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The AIAG FVL Group is forming a number of new committees and launching new initiatives in 2017.  For more information on these activities, visit www.aiag.org or email Trish Zarik.

North American FVL Reference Manual Committee
This committee will gather volume and routing data related to the North American FVL supply chain. The data will populate a North America FVL Reference Manual maintained by the FVL Committee and accessible through the AIAG website. Data will include:

  • FVL Routes by Country and Mode of Transport
  • FVL Plant Locations/Models/Production
  • FVL Port Locations
  • North America FVL Carriers and Routes

Connected Vehicle Committee
The pace of innovation is accelerating in the automotive industry. Connected vehicle technology is standard in many new cars. HIS Automotive forecasts 152 million actively connected cars on global roads by 2020. The combination of new car features and aftermarket devices could mean nearly 2 billion connected cars on the world’s roadways by 2025. Conservative estimates from IHS Automotive state the average car will produce up to 30 terabytes of data each day. (Source: SAS White Paper 09/2016)

Valuable information is contained in the data, and now is the time for the FVL industry to plan and create standards that will benefit OEMs and their suppliers. This committee will develop FVL standards for the connected vehicle, including but not limited to answering the following questions:

  • How will the OEM utilize the connected vehicle within the logistics industry?
  • How will data get generated out of the connected vehicle to support the supply chain?
  • What OEM standards should we be planning for to be effective?

Committee members will include OEMs and representatives from engineering, logistics, rail and ocean carriers, and trucks.

FVL Glossary of Terms
The AIAG FVL Committee will create a Glossary of Terms in conjunction with the European FVL Group. This glossary will define the most common terms used in the finished vehicle logistics industry. The glossary will also contain commonly used acronyms with each definition. Finally, it will provide detail on the terms with a link to the source it was taken from or where more information can be found.

The Glossary will be constantly updated, improved, and maintained on the AIAG website as an ideal source for young and seasoned FVL professionals.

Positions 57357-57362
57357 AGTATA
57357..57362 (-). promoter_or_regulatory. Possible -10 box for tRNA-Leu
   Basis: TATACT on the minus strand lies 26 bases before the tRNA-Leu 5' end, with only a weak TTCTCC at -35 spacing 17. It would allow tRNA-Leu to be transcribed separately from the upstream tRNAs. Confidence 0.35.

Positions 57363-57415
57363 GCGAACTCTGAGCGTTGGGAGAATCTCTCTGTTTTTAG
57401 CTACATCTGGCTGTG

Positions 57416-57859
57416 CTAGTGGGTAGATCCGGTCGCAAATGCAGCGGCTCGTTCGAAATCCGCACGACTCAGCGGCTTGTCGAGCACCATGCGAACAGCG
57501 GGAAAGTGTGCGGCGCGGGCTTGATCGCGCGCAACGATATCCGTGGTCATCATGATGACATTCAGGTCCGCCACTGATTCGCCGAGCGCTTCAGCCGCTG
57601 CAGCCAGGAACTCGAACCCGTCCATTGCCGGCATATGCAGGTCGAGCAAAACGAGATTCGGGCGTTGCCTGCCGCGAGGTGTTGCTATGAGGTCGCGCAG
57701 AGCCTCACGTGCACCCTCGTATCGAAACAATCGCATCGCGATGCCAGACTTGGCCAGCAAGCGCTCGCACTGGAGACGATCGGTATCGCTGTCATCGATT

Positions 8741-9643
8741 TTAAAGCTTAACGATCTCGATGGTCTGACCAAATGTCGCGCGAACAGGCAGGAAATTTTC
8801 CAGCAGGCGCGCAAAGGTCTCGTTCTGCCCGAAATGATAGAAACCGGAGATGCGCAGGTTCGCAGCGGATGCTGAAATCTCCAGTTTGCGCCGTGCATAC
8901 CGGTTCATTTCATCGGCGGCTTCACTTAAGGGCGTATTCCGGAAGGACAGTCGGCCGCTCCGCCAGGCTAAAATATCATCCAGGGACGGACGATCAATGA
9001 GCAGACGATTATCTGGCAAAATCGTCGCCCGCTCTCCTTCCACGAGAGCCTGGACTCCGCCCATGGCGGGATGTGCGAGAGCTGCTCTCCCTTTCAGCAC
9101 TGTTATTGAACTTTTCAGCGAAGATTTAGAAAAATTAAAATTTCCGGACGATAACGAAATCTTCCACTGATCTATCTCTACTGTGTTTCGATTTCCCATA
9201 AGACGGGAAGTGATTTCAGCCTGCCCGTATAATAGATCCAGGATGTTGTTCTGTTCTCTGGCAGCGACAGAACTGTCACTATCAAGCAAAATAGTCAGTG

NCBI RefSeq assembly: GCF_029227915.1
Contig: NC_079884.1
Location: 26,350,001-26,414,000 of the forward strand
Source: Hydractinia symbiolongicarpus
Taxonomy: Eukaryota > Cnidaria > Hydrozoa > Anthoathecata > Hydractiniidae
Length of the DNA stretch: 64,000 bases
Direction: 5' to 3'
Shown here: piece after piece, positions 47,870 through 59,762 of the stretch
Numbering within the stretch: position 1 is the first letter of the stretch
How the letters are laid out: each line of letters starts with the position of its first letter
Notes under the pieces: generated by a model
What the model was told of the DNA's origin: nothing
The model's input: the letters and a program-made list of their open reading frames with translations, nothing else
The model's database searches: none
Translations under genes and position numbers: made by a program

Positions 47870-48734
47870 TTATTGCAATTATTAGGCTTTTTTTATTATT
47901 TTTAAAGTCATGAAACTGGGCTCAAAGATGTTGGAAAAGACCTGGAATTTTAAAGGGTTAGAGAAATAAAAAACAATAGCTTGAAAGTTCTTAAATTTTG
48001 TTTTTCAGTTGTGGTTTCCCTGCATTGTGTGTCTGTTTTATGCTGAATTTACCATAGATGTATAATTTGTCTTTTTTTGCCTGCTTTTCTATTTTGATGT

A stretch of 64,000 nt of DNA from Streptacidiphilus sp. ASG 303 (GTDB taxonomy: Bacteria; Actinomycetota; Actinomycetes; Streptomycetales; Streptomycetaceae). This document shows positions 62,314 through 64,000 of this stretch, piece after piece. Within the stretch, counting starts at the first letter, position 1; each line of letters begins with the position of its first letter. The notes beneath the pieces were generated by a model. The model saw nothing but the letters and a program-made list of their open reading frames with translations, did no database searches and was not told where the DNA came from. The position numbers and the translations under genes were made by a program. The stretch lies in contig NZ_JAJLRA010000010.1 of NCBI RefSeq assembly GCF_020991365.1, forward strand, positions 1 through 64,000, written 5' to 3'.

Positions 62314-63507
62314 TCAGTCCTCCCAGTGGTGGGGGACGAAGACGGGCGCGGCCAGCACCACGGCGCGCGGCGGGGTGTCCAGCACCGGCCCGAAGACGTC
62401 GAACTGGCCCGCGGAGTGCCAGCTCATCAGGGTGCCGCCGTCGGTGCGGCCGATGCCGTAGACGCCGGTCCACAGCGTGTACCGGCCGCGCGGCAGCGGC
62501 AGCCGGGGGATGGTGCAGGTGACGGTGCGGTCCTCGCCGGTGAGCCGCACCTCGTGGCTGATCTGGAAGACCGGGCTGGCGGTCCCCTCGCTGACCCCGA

Visibility of FVL Supply Chain
The goal of this effort is to begin standardizing visibility of the FVL supply chain as described in the 2011 Common Visibility Event Definitions White Paper (M21). This group will:

  1. Improve the range, quality, and standards of information available to manufacturers, dealers, railroads, trucking companies, ocean carriers, ports, inspection companies, and third-party logistics firms so that they can better coordinate their transportation activities.
  2. Create a shared nomenclature, definition, and format for the key events and measures used in the finished vehicle supply chain process.
  3. Encourage development of mechanisms and the usage of standardized messages that provide unbiased visibility and transparency to all supply chain partners.
  4. Drive value throughout the supply chain through the promotion of:
  • Common understanding of industry operations
  • Visibility of volume and capacity in the North American supply chain
  • Operational efficiency for manufacturers and their transportation providers

Phase One of the project will be to form a committee along with ALEC to establish standards on how information will be shared/visible at destination ramps. The team will identify the flow of information and develop a standard format for sharing information with all relevant suppliers/carriers. It is recommended that the committee is comprised of representatives from:

·      ACC:

Auto Carrier Conference of the American Trucking Association

·      AHAA:

Auto Haulers Association of America

·      AIAG:

Automotive Industry Action Group

·      ALEC:

Automotive Logistics Executive Committee

·      GAC:

Global Automakers of Canada

·      OEMs:

Original Equipment Manufacturers

ePOD Mexico
This is the last phase of the ePOD initiative. Once the current version is complete (Marine Terminal Handling), the group will initiate and complete ePOD standards for vehicles manufactured in Mexico.